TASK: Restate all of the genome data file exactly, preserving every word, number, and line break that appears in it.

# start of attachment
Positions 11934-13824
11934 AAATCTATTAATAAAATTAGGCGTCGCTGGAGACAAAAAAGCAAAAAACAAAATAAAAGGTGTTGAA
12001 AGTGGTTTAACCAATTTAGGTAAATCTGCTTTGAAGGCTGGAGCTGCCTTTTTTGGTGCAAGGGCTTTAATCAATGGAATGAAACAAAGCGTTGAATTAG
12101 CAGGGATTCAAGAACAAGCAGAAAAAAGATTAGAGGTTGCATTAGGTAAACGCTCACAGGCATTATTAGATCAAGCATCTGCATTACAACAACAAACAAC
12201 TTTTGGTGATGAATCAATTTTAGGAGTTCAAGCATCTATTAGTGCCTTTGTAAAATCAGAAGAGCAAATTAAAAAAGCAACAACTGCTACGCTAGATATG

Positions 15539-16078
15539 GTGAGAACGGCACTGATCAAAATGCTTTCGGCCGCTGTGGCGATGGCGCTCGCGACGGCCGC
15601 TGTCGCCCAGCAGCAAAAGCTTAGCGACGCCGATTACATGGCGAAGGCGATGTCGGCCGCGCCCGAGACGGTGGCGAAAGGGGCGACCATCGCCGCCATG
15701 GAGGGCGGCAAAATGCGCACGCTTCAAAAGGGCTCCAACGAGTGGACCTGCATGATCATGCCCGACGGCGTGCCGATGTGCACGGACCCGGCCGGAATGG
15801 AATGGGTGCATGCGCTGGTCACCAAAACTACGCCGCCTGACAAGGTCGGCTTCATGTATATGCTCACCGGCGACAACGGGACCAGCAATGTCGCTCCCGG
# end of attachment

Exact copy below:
Positions 11934-13824
11934 AAATCTATTAATAAAATTAGGCGTCGCTGGAGACAAAAAAGCAAAAAACAAAATAAAAGGTGTTGAA
12001 AGTGGTTTAACCAATTTAGGTAAATCTGCTTTGAAGGCTGGAGCTGCCTTTTTTGGTGCAAGGGCTTTAATCAATGGAATGAAACAAAGCGTTGAATTAG
12101 CAGGGATTCAAGAACAAGCAGAAAAAAGATTAGAGGTTGCATTAGGTAAACGCTCACAGGCATTATTAGATCAAGCATCTGCATTACAACAACAAACAAC
12201 TTTTGGTGATGAATCAATTTTAGGAGTTCAAGCATCTATTAGTGCCTTTGTAAAATCAGAAGAGCAAATTAAAAAAGCAACAACTGCTACGCTAGATATG

Positions 15539-16078
15539 GTGAGAACGGCACTGATCAAAATGCTTTCGGCCGCTGTGGCGATGGCGCTCGCGACGGCCGC
15601 TGTCGCCCAGCAGCAAAAGCTTAGCGACGCCGATTACATGGCGAAGGCGATGTCGGCCGCGCCCGAGACGGTGGCGAAAGGGGCGACCATCGCCGCCATG
15701 GAGGGCGGCAAAATGCGCACGCTTCAAAAGGGCTCCAACGAGTGGACCTGCATGATCATGCCCGACGGCGTGCCGATGTGCACGGACCCGGCCGGAATGG
15801 AATGGGTGCATGCGCTGGTCACCAAAACTACGCCGCCTGACAAGGTCGGCTTCATGTATATGCTCACCGGCGACAACGGGACCAGCAATGTCGCTCCCGG